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Riddle Me This #5

Was everybody absent the day they taught contractions in second grade? Please explain to me the universal mayhem and panic that ensues when a typical adult is forced to choose between using their, there, or they’re in a written message. You might be able to explain away your confusion when choosing between there and their. Though if you’ve read Green Eggs and Ham, you’ve got no excuse as Dr. Seuss has provided you with the world’s best and most memorable primer for how and when to use there under a variety of unlikely, yet sweetly weird, circumstances.

But here’s what I really don’t get. What is the ambivalence about when they’re comes into play? They’re = they are. That’s it. It’s two words shortened into one. With an apostrophe. Whose sole purpose is to remind you that you are about to write two words abbreviated into one. It’s a gimme. Use it when you mean to say they are. As in they’re about to choose the wrong version of there. Or they’re about to prove why adult Americans are generally perceived to be kind of ignorant and limited in our written and expressive language. I just made that up. But it’s probably true.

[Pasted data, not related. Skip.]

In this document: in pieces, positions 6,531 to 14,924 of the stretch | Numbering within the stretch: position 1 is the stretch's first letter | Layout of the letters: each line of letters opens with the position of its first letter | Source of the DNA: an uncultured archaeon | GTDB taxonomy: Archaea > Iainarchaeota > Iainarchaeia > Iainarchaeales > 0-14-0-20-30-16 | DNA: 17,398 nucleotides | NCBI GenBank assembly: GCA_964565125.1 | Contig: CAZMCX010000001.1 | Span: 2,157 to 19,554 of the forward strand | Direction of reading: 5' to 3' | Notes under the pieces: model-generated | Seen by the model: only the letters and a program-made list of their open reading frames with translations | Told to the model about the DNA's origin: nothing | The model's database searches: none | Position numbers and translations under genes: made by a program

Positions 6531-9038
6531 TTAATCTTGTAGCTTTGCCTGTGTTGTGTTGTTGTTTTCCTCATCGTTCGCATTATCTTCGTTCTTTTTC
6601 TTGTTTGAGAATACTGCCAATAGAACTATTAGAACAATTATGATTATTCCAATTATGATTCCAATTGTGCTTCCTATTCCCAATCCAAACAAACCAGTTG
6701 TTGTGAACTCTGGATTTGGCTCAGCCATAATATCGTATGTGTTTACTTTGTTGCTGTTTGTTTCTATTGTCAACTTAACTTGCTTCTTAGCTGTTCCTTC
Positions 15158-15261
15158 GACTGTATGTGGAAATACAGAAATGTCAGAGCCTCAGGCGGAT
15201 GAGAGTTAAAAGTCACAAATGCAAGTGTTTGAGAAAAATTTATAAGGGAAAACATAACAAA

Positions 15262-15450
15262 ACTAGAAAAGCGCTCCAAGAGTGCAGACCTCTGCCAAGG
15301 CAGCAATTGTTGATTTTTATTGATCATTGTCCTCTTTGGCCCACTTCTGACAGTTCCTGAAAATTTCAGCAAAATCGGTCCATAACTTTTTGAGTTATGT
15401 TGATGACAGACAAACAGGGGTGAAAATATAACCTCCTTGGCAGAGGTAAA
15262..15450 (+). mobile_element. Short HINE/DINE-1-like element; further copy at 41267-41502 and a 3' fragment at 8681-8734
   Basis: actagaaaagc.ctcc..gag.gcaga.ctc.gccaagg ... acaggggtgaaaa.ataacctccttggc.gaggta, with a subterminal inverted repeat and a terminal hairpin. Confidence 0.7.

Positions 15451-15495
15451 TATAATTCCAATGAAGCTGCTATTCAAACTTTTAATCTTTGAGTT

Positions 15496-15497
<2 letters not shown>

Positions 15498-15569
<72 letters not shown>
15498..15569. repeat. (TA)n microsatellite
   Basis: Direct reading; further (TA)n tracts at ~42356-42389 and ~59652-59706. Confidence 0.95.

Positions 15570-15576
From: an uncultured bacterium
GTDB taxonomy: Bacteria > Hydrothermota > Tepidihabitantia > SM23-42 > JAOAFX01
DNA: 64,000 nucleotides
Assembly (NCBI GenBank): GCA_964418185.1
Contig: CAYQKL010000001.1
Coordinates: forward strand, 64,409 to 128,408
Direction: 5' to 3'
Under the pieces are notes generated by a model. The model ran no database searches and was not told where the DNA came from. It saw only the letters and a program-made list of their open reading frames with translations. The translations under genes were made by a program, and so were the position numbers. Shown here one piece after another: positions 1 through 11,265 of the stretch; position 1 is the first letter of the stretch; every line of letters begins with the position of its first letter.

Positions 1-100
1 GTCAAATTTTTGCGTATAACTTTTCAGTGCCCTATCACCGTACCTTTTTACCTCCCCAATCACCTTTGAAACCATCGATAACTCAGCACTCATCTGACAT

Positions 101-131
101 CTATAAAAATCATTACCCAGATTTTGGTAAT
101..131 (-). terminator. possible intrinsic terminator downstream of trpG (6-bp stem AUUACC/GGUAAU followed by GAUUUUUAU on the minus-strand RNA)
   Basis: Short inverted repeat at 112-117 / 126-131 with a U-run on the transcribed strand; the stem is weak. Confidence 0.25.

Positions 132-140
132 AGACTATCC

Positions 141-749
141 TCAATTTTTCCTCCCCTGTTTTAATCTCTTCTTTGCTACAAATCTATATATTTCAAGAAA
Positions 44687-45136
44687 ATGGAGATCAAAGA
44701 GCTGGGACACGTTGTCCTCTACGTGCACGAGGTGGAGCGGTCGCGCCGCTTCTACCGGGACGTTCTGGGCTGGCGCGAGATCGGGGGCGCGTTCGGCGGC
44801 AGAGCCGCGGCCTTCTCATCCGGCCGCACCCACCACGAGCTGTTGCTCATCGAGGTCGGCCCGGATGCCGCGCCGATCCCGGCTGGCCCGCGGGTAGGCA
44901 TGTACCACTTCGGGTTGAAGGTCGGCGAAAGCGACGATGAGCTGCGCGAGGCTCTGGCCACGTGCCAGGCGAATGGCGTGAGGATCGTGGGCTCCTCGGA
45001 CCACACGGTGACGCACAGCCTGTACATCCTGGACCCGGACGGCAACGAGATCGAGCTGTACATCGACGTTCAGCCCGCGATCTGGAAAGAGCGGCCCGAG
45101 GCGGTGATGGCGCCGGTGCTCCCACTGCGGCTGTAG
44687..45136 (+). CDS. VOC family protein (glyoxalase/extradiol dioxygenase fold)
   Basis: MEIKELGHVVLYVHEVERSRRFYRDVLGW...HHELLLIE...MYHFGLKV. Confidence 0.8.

Same thing for your and you’re. As in get your contractions right people! Or you’re going to be embarrassed by your inability to successfully pass your efforts at forging your child’s college application essays off as something your child wrote. Because he knows the difference between your and you’re.  Because he went to second grade.

Now, as I am clearly the undisputed Queen of the run-on sentence and overuse-of-commas-and-hyphens-for-comic-conversational-effect, please forgive me the occasional grammatical improvisation for creative purposes. And I generally don’t know what I’m talking about, so there’s that. I really have no idea how and when to use lie or lay. So the lines are open and I’m taking calls on how to choose between those two without admitting you’re (your?) an idiot. And if you’ve ever mixed up we’ve and weave, I can’t even talk to you about that.

They’re*, I said it. Now your* ready to write with confidence. I think I’ll go lay* down.

*Wrong, wrong and wrong. I think.

I Appreciate Your Disinterest in My Life’s Work

I just read a hilarious post entitled Teacher Depreciation Day by peachyteachy at

http://peachyteachy.wordpress.com/2012/05/09/teacher-depreciation-day/